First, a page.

Type: 
SSO Seminar
Date-Time: 
Wednesday, February 14, 2018 - 16:00 to 17:00
Location: 
304 Weniger
Event Speaker: 
Donghua Xu, Materials Science, OSU
Local Contact: 
Tate/Graham
Abstract: 
Many metallic alloys (with a combination of different metal and/or metalloid elements) can be frozen into so called “metallic glass” or “glassy metals", by cooling the liquid melt fast enough to avoid nucleation and growth of crystals. Nevertheless, solid pure metals have all remained in a crystalline state in reality, until the recent success in obtaining super high cooling rates on the order of 10^13 K/s (Li et al., Nature 512, 177, 2014) on small specimens in the form of nano-tips. This cooling rate was sufficient to quench a handful of pure metals into the glassy state, among which tantalum showed surprisingly high stability against (re-)crystallization at room temperature. This talk presents a computational (molecular dynamics) study of the structural evolution in the supercooled tantalum liquid, with the aim to shed light on the origin of the glass forming ability and the glass stability of this exceptional metal. We will focus on two dominant structural features, icosahedral and BCC (body-centered-cubic) clusters, and how they fight to control the resulting glassy or crystalline state upon quenching and isothermal annealing.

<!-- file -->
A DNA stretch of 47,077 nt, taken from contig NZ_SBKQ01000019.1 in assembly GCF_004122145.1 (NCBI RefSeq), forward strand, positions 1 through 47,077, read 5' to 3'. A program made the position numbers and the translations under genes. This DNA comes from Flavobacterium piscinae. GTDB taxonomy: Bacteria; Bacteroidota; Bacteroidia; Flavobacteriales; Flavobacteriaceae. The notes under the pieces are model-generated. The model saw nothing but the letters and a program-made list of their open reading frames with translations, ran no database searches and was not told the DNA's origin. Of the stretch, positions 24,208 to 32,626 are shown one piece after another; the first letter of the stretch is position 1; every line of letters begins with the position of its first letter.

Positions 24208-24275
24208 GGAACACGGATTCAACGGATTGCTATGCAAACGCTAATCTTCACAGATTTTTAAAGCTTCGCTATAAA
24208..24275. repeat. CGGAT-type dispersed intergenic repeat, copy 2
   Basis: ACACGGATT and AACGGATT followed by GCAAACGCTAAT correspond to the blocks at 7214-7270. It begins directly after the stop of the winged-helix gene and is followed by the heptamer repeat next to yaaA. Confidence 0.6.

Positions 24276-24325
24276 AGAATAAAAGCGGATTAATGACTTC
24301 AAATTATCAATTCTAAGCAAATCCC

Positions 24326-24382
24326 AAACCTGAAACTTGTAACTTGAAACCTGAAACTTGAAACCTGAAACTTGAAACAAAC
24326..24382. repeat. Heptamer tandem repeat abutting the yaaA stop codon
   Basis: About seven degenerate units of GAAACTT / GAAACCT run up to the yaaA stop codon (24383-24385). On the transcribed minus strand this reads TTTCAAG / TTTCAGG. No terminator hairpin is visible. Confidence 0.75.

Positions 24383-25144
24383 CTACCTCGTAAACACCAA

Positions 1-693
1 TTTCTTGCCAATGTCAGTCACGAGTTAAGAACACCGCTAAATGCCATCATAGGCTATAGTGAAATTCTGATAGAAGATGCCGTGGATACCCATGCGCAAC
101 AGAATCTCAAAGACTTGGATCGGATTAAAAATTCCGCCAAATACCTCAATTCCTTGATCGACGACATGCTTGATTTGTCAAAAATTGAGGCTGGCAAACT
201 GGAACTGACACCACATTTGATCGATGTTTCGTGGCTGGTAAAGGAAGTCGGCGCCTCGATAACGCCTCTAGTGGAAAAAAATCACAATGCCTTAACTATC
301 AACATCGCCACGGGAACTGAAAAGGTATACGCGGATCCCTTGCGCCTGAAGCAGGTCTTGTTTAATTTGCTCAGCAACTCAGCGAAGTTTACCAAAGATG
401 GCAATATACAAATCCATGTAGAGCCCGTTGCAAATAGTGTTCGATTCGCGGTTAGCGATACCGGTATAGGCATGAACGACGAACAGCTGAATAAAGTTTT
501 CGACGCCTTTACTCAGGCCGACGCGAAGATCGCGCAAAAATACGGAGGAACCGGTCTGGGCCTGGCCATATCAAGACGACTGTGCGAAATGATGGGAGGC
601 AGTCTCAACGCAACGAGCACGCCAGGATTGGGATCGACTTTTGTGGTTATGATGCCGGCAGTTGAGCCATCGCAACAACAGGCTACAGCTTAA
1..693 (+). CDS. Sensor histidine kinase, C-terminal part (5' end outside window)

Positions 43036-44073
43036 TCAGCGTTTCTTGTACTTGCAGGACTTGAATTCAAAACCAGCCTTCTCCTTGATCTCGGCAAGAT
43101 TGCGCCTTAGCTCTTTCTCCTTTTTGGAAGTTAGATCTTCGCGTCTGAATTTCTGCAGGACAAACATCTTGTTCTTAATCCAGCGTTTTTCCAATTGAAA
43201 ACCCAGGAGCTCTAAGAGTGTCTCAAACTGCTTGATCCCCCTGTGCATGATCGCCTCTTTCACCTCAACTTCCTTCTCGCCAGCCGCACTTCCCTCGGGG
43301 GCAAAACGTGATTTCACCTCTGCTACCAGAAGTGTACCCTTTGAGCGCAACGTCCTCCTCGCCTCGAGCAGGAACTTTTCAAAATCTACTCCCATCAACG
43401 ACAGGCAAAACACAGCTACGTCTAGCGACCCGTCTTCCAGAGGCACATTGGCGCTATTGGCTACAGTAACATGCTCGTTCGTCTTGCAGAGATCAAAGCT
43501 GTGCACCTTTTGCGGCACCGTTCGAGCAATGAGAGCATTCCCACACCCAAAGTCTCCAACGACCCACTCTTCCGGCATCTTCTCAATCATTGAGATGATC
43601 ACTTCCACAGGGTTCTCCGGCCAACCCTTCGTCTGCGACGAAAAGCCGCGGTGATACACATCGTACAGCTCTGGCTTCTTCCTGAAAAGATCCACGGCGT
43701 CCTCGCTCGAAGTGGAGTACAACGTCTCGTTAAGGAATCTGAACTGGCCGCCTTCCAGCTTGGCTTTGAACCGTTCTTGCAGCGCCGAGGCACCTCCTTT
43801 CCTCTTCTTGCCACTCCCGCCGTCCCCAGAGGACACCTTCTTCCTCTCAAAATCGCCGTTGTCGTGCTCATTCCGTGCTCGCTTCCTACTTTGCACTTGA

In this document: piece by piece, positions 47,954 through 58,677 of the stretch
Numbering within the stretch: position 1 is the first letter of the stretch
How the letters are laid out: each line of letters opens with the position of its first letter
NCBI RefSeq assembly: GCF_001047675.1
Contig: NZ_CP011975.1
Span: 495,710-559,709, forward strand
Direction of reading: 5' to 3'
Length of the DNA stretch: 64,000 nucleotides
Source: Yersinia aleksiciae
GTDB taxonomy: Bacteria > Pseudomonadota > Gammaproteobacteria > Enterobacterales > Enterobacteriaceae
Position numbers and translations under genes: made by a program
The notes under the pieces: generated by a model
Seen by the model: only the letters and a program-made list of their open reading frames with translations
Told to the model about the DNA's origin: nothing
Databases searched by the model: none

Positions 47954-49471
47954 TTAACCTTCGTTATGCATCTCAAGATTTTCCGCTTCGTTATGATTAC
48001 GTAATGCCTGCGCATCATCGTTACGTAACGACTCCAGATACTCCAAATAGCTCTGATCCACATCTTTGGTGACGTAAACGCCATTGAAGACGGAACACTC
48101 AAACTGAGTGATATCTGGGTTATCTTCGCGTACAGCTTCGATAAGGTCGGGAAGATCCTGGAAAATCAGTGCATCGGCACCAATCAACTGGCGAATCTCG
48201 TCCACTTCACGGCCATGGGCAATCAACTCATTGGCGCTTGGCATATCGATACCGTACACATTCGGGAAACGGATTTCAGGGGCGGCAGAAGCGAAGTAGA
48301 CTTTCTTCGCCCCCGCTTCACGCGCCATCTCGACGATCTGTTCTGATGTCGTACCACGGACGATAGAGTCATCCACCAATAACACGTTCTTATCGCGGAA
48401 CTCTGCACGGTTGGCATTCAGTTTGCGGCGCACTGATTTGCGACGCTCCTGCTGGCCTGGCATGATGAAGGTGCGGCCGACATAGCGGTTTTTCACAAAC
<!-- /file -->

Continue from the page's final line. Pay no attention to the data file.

Speaker professional affiliation:

Donghua Xu (Materials Science Program)
School of Mechanical, Industrial and Manufacturing Engineering
Oregon State University,   ext. X7-7027
http://research.engr.oregonstate.edu/mmdg/